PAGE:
Why look for a static seating arrangement in the first place? To me, a rule that makes each table as competitive as possible, as measured by the current score, would have higher priority than your rule 2.
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01 Dec 2018 10:28 #92176
by jamesatzephyr
The two (or three, or however many) preliminary rounds are intended to be on an equal footing. They contribute the same amount to you getting into the final. A game win that's been won on a table that has been specifically and intentionally crafted to have the 'worst' five players in the tournament on it probably shouldn't count as much as the game win on a table that has been specifically and intentionally crafted to have the 'best' five players in the tournament.
Additionally, this sort of thing can cause a whole heap of trouble when players start calculating "Oh, but if I get two VP on this table, then that puts me on the same footing as Sally who's brought her Turbo-Shamblers deck and that absolutely creams me. But if I only get 1.5 VP now by encouraging us towards the time-out then I can't be on her table, so I stand a much better chance of doing well next round." And many similar outcomes.
Don't think that sort of thing happens? Here's it happening in the 2012 Olympics: www.theguardian.com/sport/2012/aug/01/olympic-badminton-players-charged-lose
Replied by jamesatzephyr on topic Optimal seatings : the return of the mutant
To me, a rule that makes each table as competitive as possible, as measured by the current score, would have higher priority than your rule 2.
The two (or three, or however many) preliminary rounds are intended to be on an equal footing. They contribute the same amount to you getting into the final. A game win that's been won on a table that has been specifically and intentionally crafted to have the 'worst' five players in the tournament on it probably shouldn't count as much as the game win on a table that has been specifically and intentionally crafted to have the 'best' five players in the tournament.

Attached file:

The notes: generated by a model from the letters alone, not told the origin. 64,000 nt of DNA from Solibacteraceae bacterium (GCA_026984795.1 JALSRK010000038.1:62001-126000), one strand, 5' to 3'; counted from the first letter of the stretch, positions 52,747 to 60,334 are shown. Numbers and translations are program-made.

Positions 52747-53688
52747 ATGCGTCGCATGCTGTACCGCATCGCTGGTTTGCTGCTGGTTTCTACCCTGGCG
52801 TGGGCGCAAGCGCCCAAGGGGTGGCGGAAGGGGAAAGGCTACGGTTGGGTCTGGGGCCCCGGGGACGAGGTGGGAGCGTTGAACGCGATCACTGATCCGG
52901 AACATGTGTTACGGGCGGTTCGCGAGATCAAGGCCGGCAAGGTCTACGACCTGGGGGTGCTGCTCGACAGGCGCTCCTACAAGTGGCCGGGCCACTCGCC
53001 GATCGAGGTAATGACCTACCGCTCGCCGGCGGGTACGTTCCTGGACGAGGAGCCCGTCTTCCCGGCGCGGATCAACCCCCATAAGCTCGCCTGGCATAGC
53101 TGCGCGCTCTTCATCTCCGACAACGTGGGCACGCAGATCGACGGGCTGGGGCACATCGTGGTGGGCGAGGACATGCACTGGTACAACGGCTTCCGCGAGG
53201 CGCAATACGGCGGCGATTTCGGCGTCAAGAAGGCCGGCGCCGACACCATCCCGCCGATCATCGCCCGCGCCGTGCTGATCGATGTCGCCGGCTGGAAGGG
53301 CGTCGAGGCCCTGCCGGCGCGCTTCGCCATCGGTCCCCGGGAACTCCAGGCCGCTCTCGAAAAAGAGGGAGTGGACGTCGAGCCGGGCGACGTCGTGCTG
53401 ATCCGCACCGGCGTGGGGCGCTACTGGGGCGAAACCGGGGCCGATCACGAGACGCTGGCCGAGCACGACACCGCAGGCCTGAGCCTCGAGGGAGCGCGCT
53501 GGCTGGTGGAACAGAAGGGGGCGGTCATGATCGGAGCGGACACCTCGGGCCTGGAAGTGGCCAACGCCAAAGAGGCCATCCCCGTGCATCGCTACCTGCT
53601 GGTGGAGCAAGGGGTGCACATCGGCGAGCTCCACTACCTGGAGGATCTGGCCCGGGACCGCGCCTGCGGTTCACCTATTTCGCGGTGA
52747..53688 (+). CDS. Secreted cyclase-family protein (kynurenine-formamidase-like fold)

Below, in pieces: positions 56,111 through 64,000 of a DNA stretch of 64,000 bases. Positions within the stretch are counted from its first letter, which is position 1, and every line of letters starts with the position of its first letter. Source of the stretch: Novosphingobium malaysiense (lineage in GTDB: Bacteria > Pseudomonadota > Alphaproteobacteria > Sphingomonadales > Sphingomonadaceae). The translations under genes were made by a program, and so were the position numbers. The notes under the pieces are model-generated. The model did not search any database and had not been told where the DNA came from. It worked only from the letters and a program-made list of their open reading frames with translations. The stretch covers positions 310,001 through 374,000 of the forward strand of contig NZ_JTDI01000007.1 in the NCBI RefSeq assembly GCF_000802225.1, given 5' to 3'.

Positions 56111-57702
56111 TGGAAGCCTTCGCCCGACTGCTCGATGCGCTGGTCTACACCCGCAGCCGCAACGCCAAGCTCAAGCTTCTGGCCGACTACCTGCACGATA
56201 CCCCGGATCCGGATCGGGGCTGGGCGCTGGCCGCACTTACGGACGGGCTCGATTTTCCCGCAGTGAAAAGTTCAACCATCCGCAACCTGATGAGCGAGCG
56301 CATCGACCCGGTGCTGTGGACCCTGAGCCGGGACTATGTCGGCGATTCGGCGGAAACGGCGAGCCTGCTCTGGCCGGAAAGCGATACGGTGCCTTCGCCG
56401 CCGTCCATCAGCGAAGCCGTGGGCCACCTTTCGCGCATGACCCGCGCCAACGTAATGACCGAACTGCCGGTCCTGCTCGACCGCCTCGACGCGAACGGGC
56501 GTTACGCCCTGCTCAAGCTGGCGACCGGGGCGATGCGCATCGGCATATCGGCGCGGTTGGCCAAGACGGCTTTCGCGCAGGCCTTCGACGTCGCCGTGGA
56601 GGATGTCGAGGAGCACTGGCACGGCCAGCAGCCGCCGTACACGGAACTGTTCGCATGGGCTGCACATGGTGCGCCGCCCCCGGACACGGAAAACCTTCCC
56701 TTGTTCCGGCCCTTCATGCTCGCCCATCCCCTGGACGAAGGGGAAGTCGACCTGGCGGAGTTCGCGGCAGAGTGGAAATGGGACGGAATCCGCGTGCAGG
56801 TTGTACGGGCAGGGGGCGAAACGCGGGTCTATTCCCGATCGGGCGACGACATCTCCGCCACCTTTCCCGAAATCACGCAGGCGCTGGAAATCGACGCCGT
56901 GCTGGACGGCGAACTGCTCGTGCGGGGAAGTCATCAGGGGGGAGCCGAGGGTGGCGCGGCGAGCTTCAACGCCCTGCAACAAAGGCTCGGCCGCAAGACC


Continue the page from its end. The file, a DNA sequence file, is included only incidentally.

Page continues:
Additionally, this sort of thing can cause a whole heap of trouble when players start calculating "Oh, but if I get two VP on this table, then that puts me on the same footing as Sally who's brought her Turbo-Shamblers deck and that absolutely creams me. But if I only get 1.5 VP now by encouraging us towards the time-out then I can't be on her table, so I stand a much better chance of doing well next round." And many similar outcomes.
Don't think that sort of thing happens? Here's it happening in the 2012 Olympics: www.theguardian.com/sport/2012/aug/01/olympic-badminton-players-charged-lose
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03 Dec 2018 09:02 #92210
by Ankha
Replied by Ankha on topic Optimal seatings : the return of the mutant
Swiss rounds wouldn't work well on a 3 rounds tournaments.
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03 Dec 2018 09:05 - 03 Dec 2018 09:17 #92211
by Ankha
Replied by Ankha on topic Optimal seatings : the return of the mutant
Here's an even better result for 22 players :
R2: 10 19 11 15 1 | 12 8 5 20 17 | 13 18 3 6 | 4 14 7 22 | 21 2 9 16
R3: 5 7 15 13 21 | 22 18 10 12 2 | 9 20 4 11 | 3 16 8 19 | 17 14 6 1
R2: 10 19 11 15 1 | 12 8 5 20 17 | 13 18 3 6 | 4 14 7 22 | 21 2 9 16
R3: 5 7 15 13 21 | 22 18 10 12 2 | 9 20 4 11 | 3 16 8 19 | 17 14 6 1
N | 22 | |
1. No pair of players repeat their predator-prey relationship. This is mandatory, by the VEKN rules. | OK | |
2. No pair of players share a table through all two rounds, when possible. (N/A in some 2R event.) | OK: 114 (once) | |
3. Available VPs are equitably distributed. | KO. Absolute deviation is: 0,272727272727273 => 14, 16 have 12 VP | 3, 4, 6, 9, 11, 13, 17, 18, 19, 20, 21, 22 have 13 VP | 1, 2, 7, 8, 12, 15 have 14 VP | 5, 10 have 15 VP | |
5. A player doesn't sit in the fifth seat more than once. | OK | |
6. No pair of players repeat the same relative position[*], when possible. | OK | |
7. A player doesn't play in the same seat position, if possible. | KO (player 7, table 1, position 2) | |
8. Starting transfers are equitably distributed. [NOAL] | KO. Absolute deviation is: 0,330578512396694 => 3, 7, 12, 19 have 7 transfers | 2, 4, 5, 6, 8, 9, 10, 11, 13, 14, 15, 16, 17, 18, 20, 21 have 8 transfers | 1, 22 have 9 transfers | |
Extra1. Inversions in the prey/predator relationship | OK |
Last edit: 03 Dec 2018 09:17 by Ankha.
The following user(s) said Thank You: lionel